Epsilon Aurigae is a binary star located approximately 2000 light years away from the earth, in the constellation of Auriga. A typical binary star system consists of two stars that either revolve around each other or around a common center. The unusual behavior of Epsilon Aurigae makes its binary-star status questionable. The Epsilon Aurigae is particularly known for its periodic brightening and dimming of light. The center of the system is brightly lit and is called F star. The light from the F star dims for a period of two years in every 27 years. The first dimming was successfully recorded in 1821.

Astronomers have suggested that the dimming occurs due to an eclipse, with the F-star’s companion blocking its way of light. However, it would require an unusually huge celestial body to cause an eclipse for a duration as long as two years. Scientists have tried to figure out the physical nature of matter surrounding the F star, but nothing substantial has been reported yet. With a new set of astronomers working on every next eclipse, the Epsilon Aurigae still remains one of the longest unsolved mysteries in the history of astronomy.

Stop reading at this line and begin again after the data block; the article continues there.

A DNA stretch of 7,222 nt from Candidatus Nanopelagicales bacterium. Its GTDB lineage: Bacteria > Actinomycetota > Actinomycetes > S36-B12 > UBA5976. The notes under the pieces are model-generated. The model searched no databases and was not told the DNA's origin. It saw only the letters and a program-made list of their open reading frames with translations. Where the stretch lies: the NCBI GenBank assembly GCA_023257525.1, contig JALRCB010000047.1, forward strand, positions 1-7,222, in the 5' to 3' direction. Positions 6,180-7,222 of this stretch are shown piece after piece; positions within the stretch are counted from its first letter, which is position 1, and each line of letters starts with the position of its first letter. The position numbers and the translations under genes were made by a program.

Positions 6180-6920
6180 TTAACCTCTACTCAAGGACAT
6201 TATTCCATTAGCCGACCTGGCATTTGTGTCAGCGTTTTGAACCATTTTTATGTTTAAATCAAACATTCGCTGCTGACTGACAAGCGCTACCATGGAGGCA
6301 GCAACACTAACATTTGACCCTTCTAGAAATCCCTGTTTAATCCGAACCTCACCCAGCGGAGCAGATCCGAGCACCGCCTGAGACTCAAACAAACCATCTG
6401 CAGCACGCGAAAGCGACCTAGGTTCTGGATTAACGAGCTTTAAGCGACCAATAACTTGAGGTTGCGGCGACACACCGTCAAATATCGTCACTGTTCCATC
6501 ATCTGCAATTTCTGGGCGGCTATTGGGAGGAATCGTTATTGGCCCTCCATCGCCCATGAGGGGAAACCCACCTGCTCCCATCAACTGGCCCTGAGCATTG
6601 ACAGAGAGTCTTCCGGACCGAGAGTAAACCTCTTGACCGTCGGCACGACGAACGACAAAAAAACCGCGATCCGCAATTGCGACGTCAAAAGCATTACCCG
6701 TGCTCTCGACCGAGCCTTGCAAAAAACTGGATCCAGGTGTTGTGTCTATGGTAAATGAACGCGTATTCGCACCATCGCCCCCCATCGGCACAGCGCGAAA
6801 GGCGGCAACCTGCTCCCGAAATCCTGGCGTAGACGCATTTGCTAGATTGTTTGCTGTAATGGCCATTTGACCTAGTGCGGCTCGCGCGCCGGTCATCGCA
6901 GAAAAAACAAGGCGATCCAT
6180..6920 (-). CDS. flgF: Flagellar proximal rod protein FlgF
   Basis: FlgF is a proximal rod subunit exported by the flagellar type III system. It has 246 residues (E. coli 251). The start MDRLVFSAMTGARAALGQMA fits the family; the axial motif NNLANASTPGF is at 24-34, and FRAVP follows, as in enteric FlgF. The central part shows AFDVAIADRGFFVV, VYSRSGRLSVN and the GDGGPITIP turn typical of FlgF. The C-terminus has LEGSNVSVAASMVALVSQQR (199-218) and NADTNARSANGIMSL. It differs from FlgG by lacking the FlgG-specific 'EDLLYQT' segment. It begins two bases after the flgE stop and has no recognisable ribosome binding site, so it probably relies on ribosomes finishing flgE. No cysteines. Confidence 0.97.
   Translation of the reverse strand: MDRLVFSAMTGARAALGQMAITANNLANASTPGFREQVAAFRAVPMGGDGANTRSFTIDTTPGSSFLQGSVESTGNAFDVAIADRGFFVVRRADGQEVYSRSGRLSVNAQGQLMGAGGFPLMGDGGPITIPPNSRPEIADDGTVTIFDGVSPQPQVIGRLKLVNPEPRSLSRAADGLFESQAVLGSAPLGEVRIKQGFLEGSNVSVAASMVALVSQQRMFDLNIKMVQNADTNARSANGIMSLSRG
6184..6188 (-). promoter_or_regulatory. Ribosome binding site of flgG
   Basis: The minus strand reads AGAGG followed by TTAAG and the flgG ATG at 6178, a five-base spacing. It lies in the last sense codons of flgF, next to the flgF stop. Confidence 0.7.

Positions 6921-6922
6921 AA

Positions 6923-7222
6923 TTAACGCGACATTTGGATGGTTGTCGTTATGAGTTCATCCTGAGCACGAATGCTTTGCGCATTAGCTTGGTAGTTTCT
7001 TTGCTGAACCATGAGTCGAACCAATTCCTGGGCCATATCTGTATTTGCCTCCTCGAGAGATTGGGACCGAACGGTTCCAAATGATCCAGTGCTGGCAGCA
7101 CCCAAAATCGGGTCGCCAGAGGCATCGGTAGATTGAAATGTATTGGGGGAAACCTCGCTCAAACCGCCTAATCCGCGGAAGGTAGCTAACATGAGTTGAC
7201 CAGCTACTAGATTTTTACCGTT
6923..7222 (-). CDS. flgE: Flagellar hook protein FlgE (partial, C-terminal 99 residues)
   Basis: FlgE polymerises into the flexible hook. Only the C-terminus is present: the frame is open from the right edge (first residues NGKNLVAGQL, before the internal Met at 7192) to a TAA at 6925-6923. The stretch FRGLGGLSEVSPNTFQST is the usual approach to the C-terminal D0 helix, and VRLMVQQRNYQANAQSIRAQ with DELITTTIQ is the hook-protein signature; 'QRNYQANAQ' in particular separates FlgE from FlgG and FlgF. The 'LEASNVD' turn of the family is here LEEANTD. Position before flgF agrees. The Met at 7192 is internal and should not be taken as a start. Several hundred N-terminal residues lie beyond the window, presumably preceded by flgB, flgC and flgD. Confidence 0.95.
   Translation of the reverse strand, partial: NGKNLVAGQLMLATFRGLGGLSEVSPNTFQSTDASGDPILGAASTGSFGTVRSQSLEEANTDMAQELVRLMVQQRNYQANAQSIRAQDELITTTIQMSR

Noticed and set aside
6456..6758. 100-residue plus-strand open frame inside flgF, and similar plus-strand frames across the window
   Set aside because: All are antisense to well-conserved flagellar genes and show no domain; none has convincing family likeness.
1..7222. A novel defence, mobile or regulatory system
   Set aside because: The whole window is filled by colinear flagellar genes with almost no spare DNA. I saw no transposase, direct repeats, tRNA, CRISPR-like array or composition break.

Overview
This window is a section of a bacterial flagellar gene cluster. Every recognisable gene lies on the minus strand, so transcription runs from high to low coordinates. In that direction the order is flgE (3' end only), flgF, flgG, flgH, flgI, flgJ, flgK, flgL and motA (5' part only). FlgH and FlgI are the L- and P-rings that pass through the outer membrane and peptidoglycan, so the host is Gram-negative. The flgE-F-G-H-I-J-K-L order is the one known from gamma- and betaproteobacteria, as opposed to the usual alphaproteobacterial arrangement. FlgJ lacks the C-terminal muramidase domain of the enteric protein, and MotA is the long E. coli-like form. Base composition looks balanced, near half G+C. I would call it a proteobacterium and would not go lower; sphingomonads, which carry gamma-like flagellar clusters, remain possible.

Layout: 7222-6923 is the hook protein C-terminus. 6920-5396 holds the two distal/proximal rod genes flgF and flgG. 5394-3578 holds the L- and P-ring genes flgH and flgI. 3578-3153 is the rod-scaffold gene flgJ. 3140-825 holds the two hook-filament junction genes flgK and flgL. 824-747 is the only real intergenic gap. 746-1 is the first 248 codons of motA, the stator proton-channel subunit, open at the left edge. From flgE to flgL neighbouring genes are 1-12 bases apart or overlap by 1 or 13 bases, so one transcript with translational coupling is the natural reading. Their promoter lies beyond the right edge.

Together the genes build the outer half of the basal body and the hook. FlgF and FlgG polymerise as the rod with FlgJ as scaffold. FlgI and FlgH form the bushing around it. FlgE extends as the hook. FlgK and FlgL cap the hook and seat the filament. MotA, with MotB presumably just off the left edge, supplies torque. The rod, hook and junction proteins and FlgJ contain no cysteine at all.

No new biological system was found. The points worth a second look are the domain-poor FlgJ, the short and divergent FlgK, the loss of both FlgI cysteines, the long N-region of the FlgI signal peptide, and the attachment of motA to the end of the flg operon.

5.    ARP 220

ARP 220
Source: University of Oklahoma and NASA

The ARP 220 is a peculiar galaxy formed by the collision of two spiral galaxies. It is located in the constellation of Serpens and lies about 250 million light-years away from the earth. The galaxies, as reported by the astronomers, collided approximately 700 million years ago and have been merging since then. ARP 220 is way smaller than the Milky Way in size, but the amount of gas in this galaxy almost equals to the amount of gas found in the entire Milky Way.